Defensive back Devin McCourty was drafted as a corner and started 2012 at that position. Injuries and poor play from the Patriot safeties forced the coaching staff to move McCourty to free safety in order to stabilize the secondary. The versatile defender played well at both positions, grading positively in every game except for one, when he finished with a grade of -0.1.

At safety, McCourty allowed a reception once per 61.4 snaps in coverage. That mark that would have led all safeties by a significant margin had he finished the season with enough snaps to qualify. McCourty also made 3 interceptions and did not allow a single touchdown on the year. The Rutgers product should improve in 2013 after his first full offseason working as a free safety in this versatile defense.

4. Run Defense

New England’s defense has struggled to defend the pass in recent seasons but their run defense has rarely been a problem. The team finished third in our cumulative run defense rankings in 2012. Brandon Spikes sets the tone for the group as he led all inside linebackers with a +15.1 run defense grade while forcing five fumbles. The Patriots will have every starter return to their front seven in 2013 with the exception of DT Kyle Love, and all six returning players graded positively as run defenders last season. New addition Adrian Wilson will look to bounce back from an inconsistent 2012 campaign with the Cardinals. The Patriots will be hoping that the hulking safety can return to his 2011 form when he finished second among all safeties with a +8.7 run defense grade to go along with his league-best +15.4 grade in coverage.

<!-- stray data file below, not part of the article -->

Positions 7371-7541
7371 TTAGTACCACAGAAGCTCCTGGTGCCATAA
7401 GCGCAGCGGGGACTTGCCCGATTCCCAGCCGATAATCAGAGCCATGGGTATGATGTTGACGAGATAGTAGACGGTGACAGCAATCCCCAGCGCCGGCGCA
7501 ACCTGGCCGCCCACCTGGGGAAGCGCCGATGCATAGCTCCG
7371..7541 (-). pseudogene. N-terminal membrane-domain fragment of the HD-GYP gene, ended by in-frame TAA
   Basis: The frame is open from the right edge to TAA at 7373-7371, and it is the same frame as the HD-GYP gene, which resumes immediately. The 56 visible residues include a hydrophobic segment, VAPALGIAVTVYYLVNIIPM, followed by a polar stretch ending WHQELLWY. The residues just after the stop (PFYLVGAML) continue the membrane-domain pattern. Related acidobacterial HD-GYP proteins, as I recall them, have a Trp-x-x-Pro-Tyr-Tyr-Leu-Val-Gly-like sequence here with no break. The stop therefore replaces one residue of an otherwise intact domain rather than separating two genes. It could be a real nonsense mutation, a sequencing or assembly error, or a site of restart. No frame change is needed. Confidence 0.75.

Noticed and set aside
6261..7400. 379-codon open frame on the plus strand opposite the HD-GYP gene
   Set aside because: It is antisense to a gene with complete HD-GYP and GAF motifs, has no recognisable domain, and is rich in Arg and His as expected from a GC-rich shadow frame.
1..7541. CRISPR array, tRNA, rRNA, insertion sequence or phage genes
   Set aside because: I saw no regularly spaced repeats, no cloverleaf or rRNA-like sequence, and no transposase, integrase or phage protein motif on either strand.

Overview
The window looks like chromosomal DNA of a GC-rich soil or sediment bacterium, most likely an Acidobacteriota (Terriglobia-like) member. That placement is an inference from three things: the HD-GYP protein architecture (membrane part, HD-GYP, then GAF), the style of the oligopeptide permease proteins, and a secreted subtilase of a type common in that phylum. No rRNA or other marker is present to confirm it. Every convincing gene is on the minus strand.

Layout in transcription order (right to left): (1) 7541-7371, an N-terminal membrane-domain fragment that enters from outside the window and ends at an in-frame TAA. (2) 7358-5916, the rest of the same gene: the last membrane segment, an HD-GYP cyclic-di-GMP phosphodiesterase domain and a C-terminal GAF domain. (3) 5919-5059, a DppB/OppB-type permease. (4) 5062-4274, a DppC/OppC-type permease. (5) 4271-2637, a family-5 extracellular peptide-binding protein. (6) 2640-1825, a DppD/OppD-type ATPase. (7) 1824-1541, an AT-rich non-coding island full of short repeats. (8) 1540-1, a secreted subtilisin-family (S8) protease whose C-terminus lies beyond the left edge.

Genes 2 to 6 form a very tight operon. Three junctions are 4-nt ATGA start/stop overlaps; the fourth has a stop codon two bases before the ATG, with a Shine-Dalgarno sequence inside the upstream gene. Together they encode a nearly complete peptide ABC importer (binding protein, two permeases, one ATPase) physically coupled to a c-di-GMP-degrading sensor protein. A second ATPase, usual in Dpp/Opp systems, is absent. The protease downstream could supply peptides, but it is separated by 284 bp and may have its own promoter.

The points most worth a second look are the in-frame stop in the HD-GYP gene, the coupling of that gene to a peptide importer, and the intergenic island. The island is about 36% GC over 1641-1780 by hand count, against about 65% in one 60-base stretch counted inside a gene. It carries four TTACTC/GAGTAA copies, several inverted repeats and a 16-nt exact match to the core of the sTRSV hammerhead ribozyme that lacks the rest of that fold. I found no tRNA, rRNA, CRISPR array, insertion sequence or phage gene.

5. Tom Brady

Quarterback Tom Brady was excellent once again in 2012, grading below -0.5 as a passer just once. Though he recently celebrated his 36th birthday, Brady has shown no sign of slowing down despite the tread on his tires. Brady is still an elite quarterback by almost any measure. Last season, he finished sixth in our PFF QB Rating and finished fourth in passing grade (+37.9), passing yards and touchdowns. He threw just eight interceptions with only RGIII having fewer among qualifying quarterbacks. Brady will need to continue to play at a high level, especially given the unusual amount of turnover at the offensive skill positions that has occurred this offseason.

Five Reasons to Be Concerned

1. New Faces at Wide Receiver and Tight End